Laboratories in the U.S. are energy-intensive facilities that use anywhere from 30 to 100 kilowatt-hours (kWh) of electricity and 75,000 to 800,000 Btu of natural gas per square foot annually. Actual use varies with such factors as the age of the facility, the type of research done there, and the climate zone in which the lab is located. In a typical laboratory, lighting and space heating account for approximately 74% of total energy use (Figure 1), making these systems the best targets for energy savings. Because laboratories consume so much energy, the potential for energy and dollar savings through energy-efficiency improvements and energy conservation is impressive—some studies estimate that implementing such measures can result in savings as high as 50% for laboratories and clean-room facilities.

Average energy use data

Figure 1: Energy consumption by end use
On a national level, in laboratories, the main electricity consumers are cooling and refrigeration, but space heating is far and away the most significant use for natural gas.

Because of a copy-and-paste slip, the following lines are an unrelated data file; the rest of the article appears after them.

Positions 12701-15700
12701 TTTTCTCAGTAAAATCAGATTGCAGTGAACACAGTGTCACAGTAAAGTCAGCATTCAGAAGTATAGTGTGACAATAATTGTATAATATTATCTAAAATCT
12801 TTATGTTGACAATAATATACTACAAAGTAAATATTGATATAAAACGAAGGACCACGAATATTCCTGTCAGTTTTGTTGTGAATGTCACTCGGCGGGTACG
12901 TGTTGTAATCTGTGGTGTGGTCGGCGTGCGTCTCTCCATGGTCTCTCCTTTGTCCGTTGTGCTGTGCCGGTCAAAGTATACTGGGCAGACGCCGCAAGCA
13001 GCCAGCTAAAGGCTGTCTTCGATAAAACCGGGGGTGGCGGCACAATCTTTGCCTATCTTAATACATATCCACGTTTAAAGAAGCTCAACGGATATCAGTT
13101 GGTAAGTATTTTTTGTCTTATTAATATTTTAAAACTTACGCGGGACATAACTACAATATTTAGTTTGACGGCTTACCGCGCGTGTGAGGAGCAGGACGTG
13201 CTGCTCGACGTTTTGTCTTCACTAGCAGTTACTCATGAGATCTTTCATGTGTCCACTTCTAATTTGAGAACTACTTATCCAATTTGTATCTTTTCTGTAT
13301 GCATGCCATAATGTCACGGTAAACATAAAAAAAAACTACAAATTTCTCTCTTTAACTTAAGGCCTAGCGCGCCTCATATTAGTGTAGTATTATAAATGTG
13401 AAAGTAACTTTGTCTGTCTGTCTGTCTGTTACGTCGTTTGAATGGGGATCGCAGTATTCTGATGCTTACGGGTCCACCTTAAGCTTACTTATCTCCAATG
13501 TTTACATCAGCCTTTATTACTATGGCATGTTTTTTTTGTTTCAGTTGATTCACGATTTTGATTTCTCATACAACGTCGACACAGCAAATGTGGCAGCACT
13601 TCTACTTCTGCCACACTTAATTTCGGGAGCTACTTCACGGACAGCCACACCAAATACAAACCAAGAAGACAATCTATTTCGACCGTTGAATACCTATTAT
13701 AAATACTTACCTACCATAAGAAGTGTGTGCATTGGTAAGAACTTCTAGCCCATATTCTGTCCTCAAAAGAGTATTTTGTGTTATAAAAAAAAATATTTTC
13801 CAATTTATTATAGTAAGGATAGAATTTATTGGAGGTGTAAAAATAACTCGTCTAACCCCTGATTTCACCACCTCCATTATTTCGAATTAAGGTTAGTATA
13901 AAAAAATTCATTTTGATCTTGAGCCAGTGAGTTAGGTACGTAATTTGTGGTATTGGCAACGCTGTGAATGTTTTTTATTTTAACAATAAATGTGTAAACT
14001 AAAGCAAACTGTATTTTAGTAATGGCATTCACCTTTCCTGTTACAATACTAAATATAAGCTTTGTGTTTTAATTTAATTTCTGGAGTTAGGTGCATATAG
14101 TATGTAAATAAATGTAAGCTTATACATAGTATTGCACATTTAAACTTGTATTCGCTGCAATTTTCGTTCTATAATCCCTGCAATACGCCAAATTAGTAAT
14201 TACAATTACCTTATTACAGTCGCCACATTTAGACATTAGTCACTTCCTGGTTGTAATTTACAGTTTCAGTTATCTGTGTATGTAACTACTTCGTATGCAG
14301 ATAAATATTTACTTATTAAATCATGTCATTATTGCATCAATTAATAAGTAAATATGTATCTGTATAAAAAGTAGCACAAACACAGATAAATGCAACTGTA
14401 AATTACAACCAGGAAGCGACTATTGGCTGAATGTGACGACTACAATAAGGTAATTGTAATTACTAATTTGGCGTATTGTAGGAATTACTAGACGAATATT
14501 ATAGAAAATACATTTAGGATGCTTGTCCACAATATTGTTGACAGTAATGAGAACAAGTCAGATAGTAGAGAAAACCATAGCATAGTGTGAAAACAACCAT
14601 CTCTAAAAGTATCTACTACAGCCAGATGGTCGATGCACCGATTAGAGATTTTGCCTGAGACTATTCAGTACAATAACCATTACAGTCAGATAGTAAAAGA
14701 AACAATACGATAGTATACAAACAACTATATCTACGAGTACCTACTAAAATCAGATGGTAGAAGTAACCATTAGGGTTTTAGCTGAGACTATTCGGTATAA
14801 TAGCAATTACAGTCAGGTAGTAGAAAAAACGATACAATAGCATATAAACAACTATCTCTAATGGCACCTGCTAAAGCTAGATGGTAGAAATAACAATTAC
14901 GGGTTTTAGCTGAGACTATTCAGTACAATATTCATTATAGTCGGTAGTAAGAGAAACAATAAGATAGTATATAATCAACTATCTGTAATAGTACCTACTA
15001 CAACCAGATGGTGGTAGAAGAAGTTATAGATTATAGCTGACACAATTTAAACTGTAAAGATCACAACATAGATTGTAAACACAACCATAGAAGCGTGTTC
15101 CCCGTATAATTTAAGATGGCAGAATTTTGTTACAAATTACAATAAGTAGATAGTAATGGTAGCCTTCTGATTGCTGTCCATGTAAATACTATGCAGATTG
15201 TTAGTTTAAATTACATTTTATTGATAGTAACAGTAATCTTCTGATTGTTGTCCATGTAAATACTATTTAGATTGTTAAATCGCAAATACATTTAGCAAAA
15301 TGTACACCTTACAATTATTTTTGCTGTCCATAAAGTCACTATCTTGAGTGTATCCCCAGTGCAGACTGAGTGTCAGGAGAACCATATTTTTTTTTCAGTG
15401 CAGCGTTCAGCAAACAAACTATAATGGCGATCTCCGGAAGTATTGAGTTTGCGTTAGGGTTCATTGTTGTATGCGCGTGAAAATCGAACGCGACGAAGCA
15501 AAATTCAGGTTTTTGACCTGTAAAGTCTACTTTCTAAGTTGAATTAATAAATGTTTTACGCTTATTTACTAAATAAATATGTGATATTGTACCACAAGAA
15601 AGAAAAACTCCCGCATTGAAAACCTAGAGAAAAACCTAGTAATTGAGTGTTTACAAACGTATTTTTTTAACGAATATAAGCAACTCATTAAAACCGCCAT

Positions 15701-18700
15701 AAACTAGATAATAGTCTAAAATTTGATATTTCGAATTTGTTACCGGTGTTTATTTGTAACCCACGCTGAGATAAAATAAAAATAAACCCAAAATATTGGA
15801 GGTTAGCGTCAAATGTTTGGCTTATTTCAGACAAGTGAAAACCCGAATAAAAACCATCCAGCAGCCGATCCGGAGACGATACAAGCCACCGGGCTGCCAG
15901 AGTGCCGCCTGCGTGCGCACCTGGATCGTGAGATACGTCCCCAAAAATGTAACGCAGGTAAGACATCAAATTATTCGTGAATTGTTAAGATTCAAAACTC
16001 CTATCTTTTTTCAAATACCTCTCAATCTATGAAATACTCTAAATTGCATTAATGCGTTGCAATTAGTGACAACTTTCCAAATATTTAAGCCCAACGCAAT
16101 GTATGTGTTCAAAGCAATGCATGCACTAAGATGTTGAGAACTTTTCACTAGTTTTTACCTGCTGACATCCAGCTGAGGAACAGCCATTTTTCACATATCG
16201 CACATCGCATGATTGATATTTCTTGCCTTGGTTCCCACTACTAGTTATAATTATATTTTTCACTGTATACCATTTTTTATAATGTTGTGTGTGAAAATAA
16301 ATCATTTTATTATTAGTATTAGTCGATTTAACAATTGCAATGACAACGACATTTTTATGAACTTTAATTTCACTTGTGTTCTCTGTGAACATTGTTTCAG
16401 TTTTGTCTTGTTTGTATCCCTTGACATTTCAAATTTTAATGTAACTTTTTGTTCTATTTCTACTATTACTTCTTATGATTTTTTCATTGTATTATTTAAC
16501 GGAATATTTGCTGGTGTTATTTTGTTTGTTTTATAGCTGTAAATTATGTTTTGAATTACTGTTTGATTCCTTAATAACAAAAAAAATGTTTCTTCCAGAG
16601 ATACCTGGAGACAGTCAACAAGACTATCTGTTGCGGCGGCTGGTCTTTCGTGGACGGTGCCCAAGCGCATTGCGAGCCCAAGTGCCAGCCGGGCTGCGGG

Pie chart showing electricity end uses: Miscellaneous, 27%; Cooling 20%; Refrigeration, 17%; Lighting, 15%; Computers, 15%; and Ventilation, 6%.
Pie chart showing natural gas end uses: Heating, 70%; Miscellaneous, 27%; Water heating, 2%; and Cooking, 1%.
Top technology uses

Although detailed benchmarking data on energy usage in laboratory facilities have historically been hard to come by, researchers working with the Labs21 program, which is sponsored by the U.S. Environmental Protection Agency (EPA) and the U.S. Department of Energy, are currently collecting data measured by others on lab facilities in a variety of climate zones. They created a Tool Kit that you can use to benchmark your facility against others like it—always an effective first step toward reducing energy use.

Benchmarking is particularly important because of the wide variation in laboratory energy use. It shows you how your facility is using energy, can help you identify the most cost-effective areas for improvement, and provides a baseline against which improvements can be measured. Programs like Labs21 help laboratory owners and managers to benchmark, monitor, and report annually on building energy performance. More-comprehensive tools are available from rating programs like the U.S. Green Building Council’s Leadership in Energy and Environmental Design (LEED) for Labs program or the Labs21 Environmental Performance Criteria. These programs can assist you in benchmarking your facility, identifying areas for improvement, and ultimately getting recognition for your efforts.

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